PM2.5 10-km prediction model >

TAP developed a two-stage machine learning model to predict daily PM2.5 concentrations with complete spatial coverage. The structure of our model is shown below. The data sources include PM2.5 measurements, satellite AOD (aerosol optical depth) retrievals, online CMAQ simulations, meteorological reanalysis data, land use information, and population distribution. The first-stage model predicts the high pollution events and employed the SMOTE algorithm to resample the model training data, thus balanced the proportion of high pollution events and normal events in the model training dataset. The first-stage random forest model trained with the resampled data predicts high pollution events. The second-stage model predicts the residual between CMAQ PM2.5 simulations and PM2.5 measurements with random forest. The prediction of residual rather than the prediction of PM2.5 enlarged the response of predictions to variations in predictors, thus improved the prediction accuracy. The missingness in satellite retrievals was filled by decision-tree based modeling algorithm.


  • Geng, G., Xiao, Q., Liu, S., Liu, X., Cheng, J., Zheng, Y., Xue, T., Tong, D., Zheng, B., Peng, Y., Huang, X., He, K., & Zhang, Q. (2021). Tracking Air Pollution in China: Near Real-Time PM2.5 Retrievals from Multisource Data Fusion. Environ Sci Technol, 55, 12106-12115. [Link] [PDF]
  • Xiao, Q., Zheng, Y., Geng, G., Chen, C., Huang, X., Che, H., Zhang, X., He, K., & Zhang, Q. (2021). Separating emission and meteorological contribution to PM2.5 trends over East China during 2000–2018. Atmos Chem Phys, 21, 9475-9496. [Link] [PDF]
  • Xiao, Q., Geng, G., Cheng, J., Liang, F., Li, R., Meng, X., Xue, T., Huang, X., Kan, H., Zhang, Q., & He, K. (2021). Evaluation of gap-filling approaches in satellite-based daily PM2.5 prediction models. Atmos Environ, 244, 117921. [Link] [PDF]

PM2.5 species 10-km prediction model >

TAP developed PM2.5 species concentrations data set based on the published 10-km PM2.5 concentrations with complete spatial coverage. The methodology framework is shown below. The model extract PM2.5 species information from operational CMAQ simulations under the constraint of PM2.5 concentrations. To correct the bias of the CMAQ simulations, TAP first improved the windblown dust module, and then trained models to revise simulated PM2.5 species proportions based on ground measurements and extreme gradient boosting (XGBoost) algorithm. Having obtained more accurate PM2.5 species conversion factors, PM2.5 species concentrations were derived on the basis of PM2.5 data. The TAP-released PM2.5 species data include sulfate (SO42-), nitrate (NO3-), ammonium (NH4+), organic matter (OM), and black carbon (BC).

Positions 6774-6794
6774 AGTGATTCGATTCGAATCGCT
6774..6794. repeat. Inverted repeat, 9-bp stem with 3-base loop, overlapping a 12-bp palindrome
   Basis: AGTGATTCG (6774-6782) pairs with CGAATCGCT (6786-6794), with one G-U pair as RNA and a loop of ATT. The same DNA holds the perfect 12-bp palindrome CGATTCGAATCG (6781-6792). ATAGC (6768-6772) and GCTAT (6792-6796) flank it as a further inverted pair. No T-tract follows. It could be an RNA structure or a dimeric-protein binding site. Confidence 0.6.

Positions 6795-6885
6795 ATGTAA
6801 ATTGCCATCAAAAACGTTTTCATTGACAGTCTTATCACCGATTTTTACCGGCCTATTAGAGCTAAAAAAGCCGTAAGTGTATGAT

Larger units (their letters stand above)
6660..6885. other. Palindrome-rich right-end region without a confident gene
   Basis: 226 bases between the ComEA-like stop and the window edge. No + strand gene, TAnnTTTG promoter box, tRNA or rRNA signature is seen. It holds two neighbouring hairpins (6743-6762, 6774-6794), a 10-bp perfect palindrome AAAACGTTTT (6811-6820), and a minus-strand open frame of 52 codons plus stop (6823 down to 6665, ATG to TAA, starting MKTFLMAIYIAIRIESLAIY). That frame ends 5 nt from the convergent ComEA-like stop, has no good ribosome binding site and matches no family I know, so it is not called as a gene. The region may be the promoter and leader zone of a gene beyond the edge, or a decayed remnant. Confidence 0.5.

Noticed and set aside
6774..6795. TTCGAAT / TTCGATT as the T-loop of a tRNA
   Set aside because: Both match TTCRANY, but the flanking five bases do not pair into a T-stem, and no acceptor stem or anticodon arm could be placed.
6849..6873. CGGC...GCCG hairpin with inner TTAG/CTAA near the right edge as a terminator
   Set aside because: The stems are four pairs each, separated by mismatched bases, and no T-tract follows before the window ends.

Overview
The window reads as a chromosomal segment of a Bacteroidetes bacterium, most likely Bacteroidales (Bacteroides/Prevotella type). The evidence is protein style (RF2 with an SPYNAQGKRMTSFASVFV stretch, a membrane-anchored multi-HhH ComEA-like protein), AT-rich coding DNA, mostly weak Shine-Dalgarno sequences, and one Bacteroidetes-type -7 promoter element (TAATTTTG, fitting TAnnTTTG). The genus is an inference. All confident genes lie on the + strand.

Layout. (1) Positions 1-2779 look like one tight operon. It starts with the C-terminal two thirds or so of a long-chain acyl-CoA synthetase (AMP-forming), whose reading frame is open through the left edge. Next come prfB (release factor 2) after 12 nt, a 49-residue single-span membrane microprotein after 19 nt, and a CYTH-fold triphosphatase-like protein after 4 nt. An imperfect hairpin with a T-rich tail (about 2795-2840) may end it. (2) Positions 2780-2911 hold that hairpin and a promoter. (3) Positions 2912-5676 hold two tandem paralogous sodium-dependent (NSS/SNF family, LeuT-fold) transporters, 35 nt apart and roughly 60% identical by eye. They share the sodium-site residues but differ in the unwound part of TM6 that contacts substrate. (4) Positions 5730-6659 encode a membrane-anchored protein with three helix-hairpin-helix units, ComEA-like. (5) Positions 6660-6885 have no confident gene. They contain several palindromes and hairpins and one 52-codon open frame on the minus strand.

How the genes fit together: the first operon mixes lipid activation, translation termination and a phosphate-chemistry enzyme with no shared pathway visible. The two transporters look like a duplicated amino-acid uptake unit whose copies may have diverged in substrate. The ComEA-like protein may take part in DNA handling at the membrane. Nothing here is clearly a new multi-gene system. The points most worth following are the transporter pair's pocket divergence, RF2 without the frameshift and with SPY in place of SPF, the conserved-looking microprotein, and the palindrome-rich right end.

• Geng, G., Zhang, Q., Tong, D., Li, M., Zheng, Y., Wang, S., & He, K. (2017). Chemical composition of ambient PM2.5 over China and relationship to precursor emissions during 2005–2012. Atmos Chem Phys17(14), 9187-9203. [Link][PDF]
  • Liu, S., Geng, G., Xiao, Q., Zheng, Y., Liu, X., Cheng, J., & Zhang, Q. (2022). Tracking daily concentrations of PM2.5 chemical composition in China since 2000. Environ Sci Technol, 56, 16517–16527. [Link][PDF]

PM2.5 1-km prediction model >

With the TAP PM2.5 at a 10-km resolution, the complete-coverage daily PM2.5 predictions at a 1-km spatial resolution from 2000 to the present were produced by fusing high-resolution satellite remote sensing retrievals and environmental spatial data (e.g. road maps) with a machine learning model. The structure of our model is shown below. To correctly reflect the temporal variations in land cover characteristics that significantly affected the pollution emissions, continuous annual geoinformation datasets, including the annual road distribution maps and ensemble gridded population distribution maps in China were constructed by spatial and statistical models. Then the random forest model was trained by the residual between 10-km TAP PM2.5 predictions and PM2.5 measurements in order to enlarge the response of predictions to variations in predictors.


  • Xiao, Q., Geng G., Liu, S., Liu, J., Meng, X., & Zhang, Q. (2022). Spatiotemporal continuous estimates of daily 1 km PM2.5 from 2000 to present under the Tracking Air Pollution in China (TAP) framework. Atmos Chem Phys, 22, 13229–13242. [Link][PDF]

O3 prediction model >

TAP developed a machine learning model to predict full-coverage daily maximum 8-h average O3 concentrations by fusing data from multiple sources. The model structure is shown below. The predictors include O3 measurements, satellite O3 vertical distribution profile, CMAQ simulations, WRF meteorological simulations, Normalized Difference Vegetation Index (NDVI), night light and population distribution. First, two random forest model were developed to describe the associations between O3 measurements and all the predictors, with and without the satellite O3 vertical distribution profile. Due to the missingness in satellite retrievals, the predictions from the model with satellite retrievals were spatiotemporally discontinuous. Then an elastic-net model was developed to fuse the predictions from the two random forest model in order to improve the prediction accuracy as well as fill the missingness. The last step simulate the residual of the fused predictions with a spatiotemporal Kriging interpolation.


  • Xue, T., Zheng, Y., Geng, G., Xiao, Q., Meng, X., Wang, M., Li, X., Wu, N., Zhang, Q., & Zhu, T. (2020). Estimating spatiotemporal variation in ambient ozone exposure during 2013–2017 using a data-fusion model. Environ Sci Technol, 54, 14877-14888. [Link] [PDF]
  • Xiao, Q., Geng, G., Xue, T., Liu, S., Cai, C., He, K., & Zhang, Q. (2021). Tracking PM2.5 and O3 Pollution and the Related Health Burden in China 2013–2020. Environ Sci Technol. [Link][PDF]